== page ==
The Royal Society has published an update on embryo stem cell research and therapeutic cloning - the use of cloned early embryo cells for research into new therapies for illnesses such as Parkinson's disease. It presented its findings to MPs last week, at a meeting held jointly with the Medical Research Council and the Nuffield Council on Bioethics. MPs and Lords are due to vote later this year on the proposed legislative changes that would permit such research to go ahead.
The report concludes that research on human early embryo cells is necessary because other cell types, such as adult stem cells, might not have the same breadth of applications. 'Members of both houses should accept that this research on early embryos is scientifically necessary if we are to ensure that patients benefit from the full range of potential treatments as quickly as possible' said Professor Richard Gardner, author of the report. An editorial in the Times newspaper supported his view, saying that the report makes it clear there are no scientific justifications for rejecting embryo stem cell research. To do so 'would send out an ominous message about the future of research in Britain', it concludes.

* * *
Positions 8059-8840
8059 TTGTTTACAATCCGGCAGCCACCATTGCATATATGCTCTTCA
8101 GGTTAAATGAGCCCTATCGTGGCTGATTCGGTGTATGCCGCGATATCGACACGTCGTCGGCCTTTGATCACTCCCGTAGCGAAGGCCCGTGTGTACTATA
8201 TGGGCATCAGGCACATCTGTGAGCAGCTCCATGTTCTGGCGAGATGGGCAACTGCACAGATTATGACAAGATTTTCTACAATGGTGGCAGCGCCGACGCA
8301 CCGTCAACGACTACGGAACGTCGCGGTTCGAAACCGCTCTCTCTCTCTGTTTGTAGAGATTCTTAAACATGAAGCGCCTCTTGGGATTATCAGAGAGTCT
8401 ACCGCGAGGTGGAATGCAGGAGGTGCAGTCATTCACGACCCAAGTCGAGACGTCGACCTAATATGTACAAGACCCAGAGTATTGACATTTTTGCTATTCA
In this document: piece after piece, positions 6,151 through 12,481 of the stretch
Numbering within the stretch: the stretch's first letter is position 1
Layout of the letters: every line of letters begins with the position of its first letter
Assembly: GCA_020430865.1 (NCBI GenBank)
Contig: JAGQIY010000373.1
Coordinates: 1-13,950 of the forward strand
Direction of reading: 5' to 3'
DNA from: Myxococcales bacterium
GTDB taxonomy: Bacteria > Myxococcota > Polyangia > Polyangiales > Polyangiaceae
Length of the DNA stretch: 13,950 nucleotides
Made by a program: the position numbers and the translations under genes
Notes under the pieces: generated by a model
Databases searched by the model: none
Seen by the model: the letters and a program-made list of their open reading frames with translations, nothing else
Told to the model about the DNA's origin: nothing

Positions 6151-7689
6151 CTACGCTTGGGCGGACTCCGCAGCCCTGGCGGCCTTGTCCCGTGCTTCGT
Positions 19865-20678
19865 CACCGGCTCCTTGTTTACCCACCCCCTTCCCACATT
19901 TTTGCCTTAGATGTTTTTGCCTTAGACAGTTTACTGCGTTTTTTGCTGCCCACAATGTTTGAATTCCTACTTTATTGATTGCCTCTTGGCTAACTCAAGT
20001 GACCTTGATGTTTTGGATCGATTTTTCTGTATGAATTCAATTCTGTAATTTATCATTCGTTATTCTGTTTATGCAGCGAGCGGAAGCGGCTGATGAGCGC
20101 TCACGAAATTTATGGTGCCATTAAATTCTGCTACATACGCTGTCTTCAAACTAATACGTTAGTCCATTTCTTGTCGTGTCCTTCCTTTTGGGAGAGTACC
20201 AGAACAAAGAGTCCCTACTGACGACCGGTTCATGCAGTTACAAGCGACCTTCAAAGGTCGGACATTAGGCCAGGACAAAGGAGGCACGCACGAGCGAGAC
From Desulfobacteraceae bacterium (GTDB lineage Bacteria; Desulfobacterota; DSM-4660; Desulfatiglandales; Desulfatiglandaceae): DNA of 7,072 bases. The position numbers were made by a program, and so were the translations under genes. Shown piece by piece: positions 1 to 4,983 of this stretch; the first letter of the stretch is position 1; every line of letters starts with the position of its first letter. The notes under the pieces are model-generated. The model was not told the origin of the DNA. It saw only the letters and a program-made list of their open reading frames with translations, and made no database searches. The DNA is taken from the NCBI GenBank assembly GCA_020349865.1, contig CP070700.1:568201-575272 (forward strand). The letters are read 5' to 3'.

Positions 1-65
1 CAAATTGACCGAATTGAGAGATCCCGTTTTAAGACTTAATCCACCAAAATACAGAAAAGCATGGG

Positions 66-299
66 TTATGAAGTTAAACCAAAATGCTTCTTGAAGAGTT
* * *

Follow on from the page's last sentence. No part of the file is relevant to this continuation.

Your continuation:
Dr Maureen McHugh, of the Special Parkinson's Interest Group (SPRING), has also urged MPs to allow work on the new therapies to begin. 'It's vital that the government makes these changes' she told the Guardian newspaper. 'The embryos in question are very early. An individual being hasn't been established at that point'.